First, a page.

Ovoid Palatal Patch in Dermatomyositis: A Novel Finding Associated With Anti-TIF1γ (p155) Antibodies | Dermatology | JAMA Dermatology | JAMA Network
[Skip to Navigation]
Sign In
Figure.  Clinical and Histopathologic Photographs of the Ovoid Palatal Patch
Clinical and Histopathologic Photographs of the Ovoid Palatal Patch

A and B, Clinical images from 2 patients, both showing the typical arcuate symmetric erythema on the hard palate intermixed with white macules. C-E, Biopsy specimens from an ovoid palatal patch showing an interface dermatitis with dyskeratotic keratinocytes (C, original magnification ×20), a markedly thickened basement membrane (D, original magnification ×40), and increased dermal mucin (E, original magnification ×40).

Table.  Characteristics of Study Participants
Characteristics of Study Participants
1.
Fiorentino  DF, Kuo  K, Chung  L, Zaba  L, Li  S, Casciola-Rosen  L.  Distinctive cutaneous and systemic features associated with antitranscriptional intermediary factor-1γ antibodies in adults with dermatomyositis.  J Am Acad Dermatol. 2015;72(3):449-455.PubMedGoogle ScholarCrossref
2.
Bohan  A, Peter  JB.  Polymyositis and dermatomyositis (first of two parts).  N Engl J Med. 1975;292(7):344-347.PubMedGoogle ScholarCrossref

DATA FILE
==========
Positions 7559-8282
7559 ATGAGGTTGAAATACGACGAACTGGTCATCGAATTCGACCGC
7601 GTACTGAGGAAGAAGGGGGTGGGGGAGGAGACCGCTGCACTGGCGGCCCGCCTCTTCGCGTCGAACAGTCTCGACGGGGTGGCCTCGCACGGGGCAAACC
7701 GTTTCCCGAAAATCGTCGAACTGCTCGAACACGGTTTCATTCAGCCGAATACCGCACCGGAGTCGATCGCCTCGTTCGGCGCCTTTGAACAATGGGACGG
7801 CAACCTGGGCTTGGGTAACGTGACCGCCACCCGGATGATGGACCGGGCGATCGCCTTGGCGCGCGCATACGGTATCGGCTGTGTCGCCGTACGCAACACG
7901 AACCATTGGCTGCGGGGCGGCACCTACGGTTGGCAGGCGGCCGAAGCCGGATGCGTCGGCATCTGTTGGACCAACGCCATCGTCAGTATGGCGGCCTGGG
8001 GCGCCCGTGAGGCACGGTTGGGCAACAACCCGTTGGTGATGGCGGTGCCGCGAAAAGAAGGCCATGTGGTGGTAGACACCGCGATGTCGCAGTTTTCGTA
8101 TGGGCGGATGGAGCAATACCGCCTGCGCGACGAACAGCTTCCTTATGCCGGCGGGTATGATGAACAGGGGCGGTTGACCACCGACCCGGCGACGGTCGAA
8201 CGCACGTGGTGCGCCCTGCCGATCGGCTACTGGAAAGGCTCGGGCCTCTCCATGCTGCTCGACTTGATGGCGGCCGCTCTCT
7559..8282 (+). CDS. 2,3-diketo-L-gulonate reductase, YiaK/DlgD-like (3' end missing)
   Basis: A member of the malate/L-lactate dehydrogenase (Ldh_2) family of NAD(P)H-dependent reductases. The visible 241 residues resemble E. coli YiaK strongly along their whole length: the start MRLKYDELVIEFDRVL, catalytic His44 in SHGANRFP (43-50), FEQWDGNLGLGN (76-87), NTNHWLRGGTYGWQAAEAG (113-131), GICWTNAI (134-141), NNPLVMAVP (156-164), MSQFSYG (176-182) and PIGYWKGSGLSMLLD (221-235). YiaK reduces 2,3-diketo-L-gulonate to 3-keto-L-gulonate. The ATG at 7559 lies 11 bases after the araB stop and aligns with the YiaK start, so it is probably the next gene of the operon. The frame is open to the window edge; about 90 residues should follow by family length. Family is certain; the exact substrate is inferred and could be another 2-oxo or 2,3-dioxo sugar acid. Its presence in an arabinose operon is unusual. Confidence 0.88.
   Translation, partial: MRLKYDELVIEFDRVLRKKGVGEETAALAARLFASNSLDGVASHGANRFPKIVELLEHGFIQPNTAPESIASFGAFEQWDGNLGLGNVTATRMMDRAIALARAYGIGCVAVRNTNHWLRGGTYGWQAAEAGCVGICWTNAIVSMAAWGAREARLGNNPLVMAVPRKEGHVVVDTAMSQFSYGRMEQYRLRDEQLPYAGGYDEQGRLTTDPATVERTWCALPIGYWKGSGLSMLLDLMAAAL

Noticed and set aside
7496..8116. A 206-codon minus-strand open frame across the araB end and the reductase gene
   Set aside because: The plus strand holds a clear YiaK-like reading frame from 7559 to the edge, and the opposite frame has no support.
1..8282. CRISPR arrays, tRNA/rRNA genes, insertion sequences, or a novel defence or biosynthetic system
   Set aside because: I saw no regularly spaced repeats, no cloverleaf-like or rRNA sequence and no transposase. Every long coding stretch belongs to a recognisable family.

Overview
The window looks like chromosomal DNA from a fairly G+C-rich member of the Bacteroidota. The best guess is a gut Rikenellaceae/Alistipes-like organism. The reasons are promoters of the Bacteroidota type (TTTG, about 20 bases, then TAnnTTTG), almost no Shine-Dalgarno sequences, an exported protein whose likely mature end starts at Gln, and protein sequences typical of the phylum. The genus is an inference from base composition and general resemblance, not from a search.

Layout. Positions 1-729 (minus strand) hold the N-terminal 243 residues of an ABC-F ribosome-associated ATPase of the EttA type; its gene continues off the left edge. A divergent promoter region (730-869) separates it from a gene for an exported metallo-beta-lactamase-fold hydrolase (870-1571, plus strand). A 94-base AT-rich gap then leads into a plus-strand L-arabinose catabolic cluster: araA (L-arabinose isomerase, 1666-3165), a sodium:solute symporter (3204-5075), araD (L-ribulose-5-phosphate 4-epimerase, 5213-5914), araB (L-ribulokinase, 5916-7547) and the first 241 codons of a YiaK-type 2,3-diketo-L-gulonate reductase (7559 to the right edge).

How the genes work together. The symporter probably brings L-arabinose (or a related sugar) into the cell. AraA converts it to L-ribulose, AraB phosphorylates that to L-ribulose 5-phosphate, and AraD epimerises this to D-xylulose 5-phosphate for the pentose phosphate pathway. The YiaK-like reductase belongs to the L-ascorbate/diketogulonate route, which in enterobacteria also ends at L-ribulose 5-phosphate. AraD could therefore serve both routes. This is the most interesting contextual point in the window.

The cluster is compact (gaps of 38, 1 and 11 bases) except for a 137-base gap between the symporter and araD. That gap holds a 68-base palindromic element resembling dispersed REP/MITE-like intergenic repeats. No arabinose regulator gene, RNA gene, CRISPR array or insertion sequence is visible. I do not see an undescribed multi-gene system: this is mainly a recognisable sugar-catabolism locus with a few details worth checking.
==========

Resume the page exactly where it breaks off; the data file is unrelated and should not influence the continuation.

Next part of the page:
3.
Sontheimer  RD.  Dermatomyositis: an overview of recent progress with emphasis on dermatologic aspects.  Dermatol Clin. 2002;20(3):387-408.PubMedGoogle ScholarCrossref
4.
Geist  SM, Tanaka  TI.  Oral lichen planus in a dermatomyositis patient that resolved after intravenous immunoglobulin therapy.  Oral Surg Oral Med Oral Pathol Oral Radiol. 2014;118(4):e111-e114.PubMedGoogle ScholarCrossref
5.
Tanaka  TI, Geist  SM.  Dermatomyositis: a contemporary review for oral health care providers.  Oral Surg Oral Med Oral Pathol Oral Radiol. 2012;114(5):e1-e8.PubMedGoogle ScholarCrossref
Research Letter
September 2016

Ovoid Palatal Patch in Dermatomyositis: A Novel Finding Associated With Anti-TIF1γ (p155) Antibodies

Author Affiliations
  • 1Department of Dermatology, Stanford University School of Medicine, Redwood City, California
  • 2Department of Pathology, Stanford University School of Medicine, Stanford, California
  • 3Division of Rheumatology, Department of Medicine, Johns Hopkins University School of Medicine, Baltimore, Maryland
JAMA Dermatol. 2016;152(9):1049-1051. doi:10.1001/jamadermatol.2016.1429

Dermatomyositis (DM) is a heterogeneous disease with a multitude of physical findings and clinical presentations, and patients with anti–transcriptional intermediary factor-1γ (TIF1γ) antibodies have distinct cutaneous features and are also at increased risk for cancer.1 We describe a novel, distinctive patch on the hard palate, which is associated with anti-TIF1γ antibodies that may identify patients at higher risk of cancer.

Methods